It would appear the Nan has had good reason to love the past. The family supported itself with local farming, and Nan remembers as a child helping the family especially with roadside sales of their produce. Her mother and grandfather Jason both lived into their 90s. And Jason's grandfather James must have loved the community, for they all lived here and raised their children here, beginning in the early 1800s. They all raised large families-and healthy ones, with one exception. That exception was Uncle Lester, who never married, although he had a girl friend, once. But he lived in Mill Brook, to a ripe old age, in a ripe old house cluttered and filed with junk.

Millbrook Days are celebrated each fall at Millbrook Village in the Delaware Water Gap National Recreation Area, 12 mi north of Rt 80 at Old Mine Road and Rt 602. Admission is free.

If you like New Jersey history and anything about the Delaware River, you'll love Frank Dale's book, Delaware Diary.

For information on this and other events at the Village, check the Millbrook Village Society Facebook page.

Nearby accommodations and attractions

  • Kymer's Camping Resort

    Located in Sussex County near the Kittatinny Mountains the camping resort offers park model, cabin and luxury tent rentals as well as trailer or tent campsites with water, electric and cable TV hookups on 200 scenic acres.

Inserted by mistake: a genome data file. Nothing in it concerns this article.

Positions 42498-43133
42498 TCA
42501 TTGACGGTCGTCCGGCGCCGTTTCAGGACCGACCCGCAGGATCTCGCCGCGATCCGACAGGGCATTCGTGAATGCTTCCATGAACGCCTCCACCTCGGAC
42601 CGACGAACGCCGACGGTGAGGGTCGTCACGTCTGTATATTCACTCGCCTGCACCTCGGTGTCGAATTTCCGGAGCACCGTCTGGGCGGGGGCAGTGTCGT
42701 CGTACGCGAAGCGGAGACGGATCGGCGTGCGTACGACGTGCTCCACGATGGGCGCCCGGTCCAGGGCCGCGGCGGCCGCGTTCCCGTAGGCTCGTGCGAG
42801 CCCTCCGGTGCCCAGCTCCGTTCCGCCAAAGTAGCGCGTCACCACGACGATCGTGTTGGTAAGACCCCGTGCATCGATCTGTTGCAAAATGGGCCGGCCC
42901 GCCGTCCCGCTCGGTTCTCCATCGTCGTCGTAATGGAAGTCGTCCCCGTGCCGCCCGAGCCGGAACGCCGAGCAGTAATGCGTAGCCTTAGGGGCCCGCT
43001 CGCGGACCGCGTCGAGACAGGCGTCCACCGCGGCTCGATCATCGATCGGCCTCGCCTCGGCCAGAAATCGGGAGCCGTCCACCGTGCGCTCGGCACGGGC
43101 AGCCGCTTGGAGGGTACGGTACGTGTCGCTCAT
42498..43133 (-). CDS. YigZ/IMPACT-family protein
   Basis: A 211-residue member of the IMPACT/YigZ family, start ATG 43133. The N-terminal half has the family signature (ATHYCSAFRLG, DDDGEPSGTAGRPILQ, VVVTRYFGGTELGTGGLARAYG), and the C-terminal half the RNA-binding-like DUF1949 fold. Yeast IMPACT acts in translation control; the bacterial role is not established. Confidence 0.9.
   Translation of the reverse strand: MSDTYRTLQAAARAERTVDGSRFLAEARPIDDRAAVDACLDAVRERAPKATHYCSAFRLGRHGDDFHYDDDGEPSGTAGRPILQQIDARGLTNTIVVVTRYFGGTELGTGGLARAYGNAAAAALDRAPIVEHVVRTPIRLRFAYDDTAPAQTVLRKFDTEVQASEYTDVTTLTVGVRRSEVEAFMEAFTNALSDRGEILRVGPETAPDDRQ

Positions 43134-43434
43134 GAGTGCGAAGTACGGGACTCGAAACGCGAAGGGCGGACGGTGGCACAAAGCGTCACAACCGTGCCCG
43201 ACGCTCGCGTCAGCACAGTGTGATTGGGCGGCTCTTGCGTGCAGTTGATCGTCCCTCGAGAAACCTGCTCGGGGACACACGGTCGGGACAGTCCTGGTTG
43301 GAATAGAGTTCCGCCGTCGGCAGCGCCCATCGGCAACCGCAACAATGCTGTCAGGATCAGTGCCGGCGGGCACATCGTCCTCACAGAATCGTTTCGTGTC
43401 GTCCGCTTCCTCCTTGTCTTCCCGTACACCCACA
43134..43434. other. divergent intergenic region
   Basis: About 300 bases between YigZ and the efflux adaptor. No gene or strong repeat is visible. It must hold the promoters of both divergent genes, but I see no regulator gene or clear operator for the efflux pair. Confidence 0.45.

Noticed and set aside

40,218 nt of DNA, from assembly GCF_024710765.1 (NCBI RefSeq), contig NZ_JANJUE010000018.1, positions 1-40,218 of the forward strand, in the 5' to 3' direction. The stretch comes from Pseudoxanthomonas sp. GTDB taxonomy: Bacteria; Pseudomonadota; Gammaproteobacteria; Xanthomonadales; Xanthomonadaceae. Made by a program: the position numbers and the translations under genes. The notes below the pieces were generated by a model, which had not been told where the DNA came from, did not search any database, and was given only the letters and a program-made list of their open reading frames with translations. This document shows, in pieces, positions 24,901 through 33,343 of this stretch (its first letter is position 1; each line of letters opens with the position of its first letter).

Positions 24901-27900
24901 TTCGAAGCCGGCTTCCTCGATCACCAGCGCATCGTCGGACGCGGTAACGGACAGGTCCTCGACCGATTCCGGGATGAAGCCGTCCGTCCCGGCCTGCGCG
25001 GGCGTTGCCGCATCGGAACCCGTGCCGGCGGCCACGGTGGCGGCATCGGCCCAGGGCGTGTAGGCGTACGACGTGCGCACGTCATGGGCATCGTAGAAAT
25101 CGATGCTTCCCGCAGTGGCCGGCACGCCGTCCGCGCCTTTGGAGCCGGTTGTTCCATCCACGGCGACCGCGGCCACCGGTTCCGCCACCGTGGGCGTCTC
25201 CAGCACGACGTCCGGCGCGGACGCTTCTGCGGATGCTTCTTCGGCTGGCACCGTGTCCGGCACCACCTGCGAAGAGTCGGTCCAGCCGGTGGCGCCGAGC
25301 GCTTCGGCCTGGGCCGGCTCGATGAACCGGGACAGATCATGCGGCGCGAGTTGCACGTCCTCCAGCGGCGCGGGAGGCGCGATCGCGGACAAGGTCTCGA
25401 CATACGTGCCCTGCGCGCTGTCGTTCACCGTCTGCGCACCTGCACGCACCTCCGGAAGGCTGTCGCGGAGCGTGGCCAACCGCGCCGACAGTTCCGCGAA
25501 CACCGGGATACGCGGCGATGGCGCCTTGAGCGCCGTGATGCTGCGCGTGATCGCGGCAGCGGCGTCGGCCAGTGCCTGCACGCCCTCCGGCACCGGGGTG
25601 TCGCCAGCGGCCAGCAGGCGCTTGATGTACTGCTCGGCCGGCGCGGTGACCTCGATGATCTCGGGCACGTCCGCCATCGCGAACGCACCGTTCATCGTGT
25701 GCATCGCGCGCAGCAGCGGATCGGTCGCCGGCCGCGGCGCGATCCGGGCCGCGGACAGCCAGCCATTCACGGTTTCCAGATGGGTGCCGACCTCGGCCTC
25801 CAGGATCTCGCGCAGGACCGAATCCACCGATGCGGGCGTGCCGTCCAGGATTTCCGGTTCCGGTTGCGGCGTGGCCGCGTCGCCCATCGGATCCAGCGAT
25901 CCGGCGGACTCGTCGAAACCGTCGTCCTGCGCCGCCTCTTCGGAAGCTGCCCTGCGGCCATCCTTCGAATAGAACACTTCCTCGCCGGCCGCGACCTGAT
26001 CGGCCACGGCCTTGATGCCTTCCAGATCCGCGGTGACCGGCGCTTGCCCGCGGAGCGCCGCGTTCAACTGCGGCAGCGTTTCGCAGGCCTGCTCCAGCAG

69 Kymer Rd., Branchville

  • Appalachian Trail, Sunfish Pond
  • Peters Valley School of Craft

    Peters Valley shares the experience of the American Craft Movement with interactive learning through a series of workshops. A shop and gallery showcases the contemporary craft of residents and other talented artists at the Crafts Center... ceramics, glass, jewelry, wood and more in a beautiful natural setting. Open year round.

    19 Kuhn Road, Layton

  • Float the Wild Side on the Wallkill River

    Follow the tiny but mighty Wallkill River on its 88.3-mile journey north through eastern Sussex County into New York State.


  • Franklin Mineral Museum

    “The Fluorescent Mineral Capitol of the World" Fluorescent, local & worldwide minerals, fossils, artifacts, two-level mine replica.

    32 Evans Street, Franklin


This story was first published: Autumn, 2001